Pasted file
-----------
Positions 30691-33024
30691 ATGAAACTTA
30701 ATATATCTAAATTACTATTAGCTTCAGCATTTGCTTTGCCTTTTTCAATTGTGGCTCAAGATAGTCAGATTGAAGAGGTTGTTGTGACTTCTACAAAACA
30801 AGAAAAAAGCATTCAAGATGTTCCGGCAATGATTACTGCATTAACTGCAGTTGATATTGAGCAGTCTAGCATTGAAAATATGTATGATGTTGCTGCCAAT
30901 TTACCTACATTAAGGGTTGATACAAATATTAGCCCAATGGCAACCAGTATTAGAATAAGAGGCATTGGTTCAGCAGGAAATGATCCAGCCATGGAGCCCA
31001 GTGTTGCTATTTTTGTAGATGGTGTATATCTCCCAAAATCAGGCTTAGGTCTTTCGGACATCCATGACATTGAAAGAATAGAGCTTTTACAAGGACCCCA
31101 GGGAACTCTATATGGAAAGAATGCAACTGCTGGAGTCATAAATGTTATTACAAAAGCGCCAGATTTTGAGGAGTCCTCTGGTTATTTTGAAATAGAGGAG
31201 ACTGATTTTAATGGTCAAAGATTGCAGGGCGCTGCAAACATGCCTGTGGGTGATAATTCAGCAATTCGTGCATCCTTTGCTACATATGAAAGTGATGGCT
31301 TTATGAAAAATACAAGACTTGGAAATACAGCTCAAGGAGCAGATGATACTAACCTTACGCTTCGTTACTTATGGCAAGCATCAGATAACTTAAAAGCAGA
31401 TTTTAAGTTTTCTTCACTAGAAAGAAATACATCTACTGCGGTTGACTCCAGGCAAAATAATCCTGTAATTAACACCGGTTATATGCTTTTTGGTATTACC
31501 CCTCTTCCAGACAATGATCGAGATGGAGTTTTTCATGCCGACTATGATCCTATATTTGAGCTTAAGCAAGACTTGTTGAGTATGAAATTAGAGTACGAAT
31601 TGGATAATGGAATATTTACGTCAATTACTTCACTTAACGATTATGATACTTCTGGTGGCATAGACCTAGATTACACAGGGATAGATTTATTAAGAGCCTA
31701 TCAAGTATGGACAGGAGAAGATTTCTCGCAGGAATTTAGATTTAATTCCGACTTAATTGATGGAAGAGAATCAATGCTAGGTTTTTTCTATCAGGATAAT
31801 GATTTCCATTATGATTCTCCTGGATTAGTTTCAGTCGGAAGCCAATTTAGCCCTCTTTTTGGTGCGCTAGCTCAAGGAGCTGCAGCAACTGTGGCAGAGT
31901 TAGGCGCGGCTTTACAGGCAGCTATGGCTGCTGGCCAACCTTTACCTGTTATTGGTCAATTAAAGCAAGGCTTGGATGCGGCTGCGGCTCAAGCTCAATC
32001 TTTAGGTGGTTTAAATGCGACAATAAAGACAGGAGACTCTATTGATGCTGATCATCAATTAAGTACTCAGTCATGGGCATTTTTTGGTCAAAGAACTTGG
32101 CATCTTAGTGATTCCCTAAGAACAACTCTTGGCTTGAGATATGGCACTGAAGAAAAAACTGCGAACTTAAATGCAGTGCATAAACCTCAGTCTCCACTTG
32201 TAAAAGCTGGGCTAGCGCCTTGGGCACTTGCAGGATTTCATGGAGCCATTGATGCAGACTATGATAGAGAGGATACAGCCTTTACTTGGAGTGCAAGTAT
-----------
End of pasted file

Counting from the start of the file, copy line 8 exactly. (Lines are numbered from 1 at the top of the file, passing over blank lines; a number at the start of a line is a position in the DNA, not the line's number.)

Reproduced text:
31201 ACTGATTTTAATGGTCAAAGATTGCAGGGCGCTGCAAACATGCCTGTGGGTGATAATTCAGCAATTCGTGCATCCTTTGCTACATATGAAAGTGATGGCT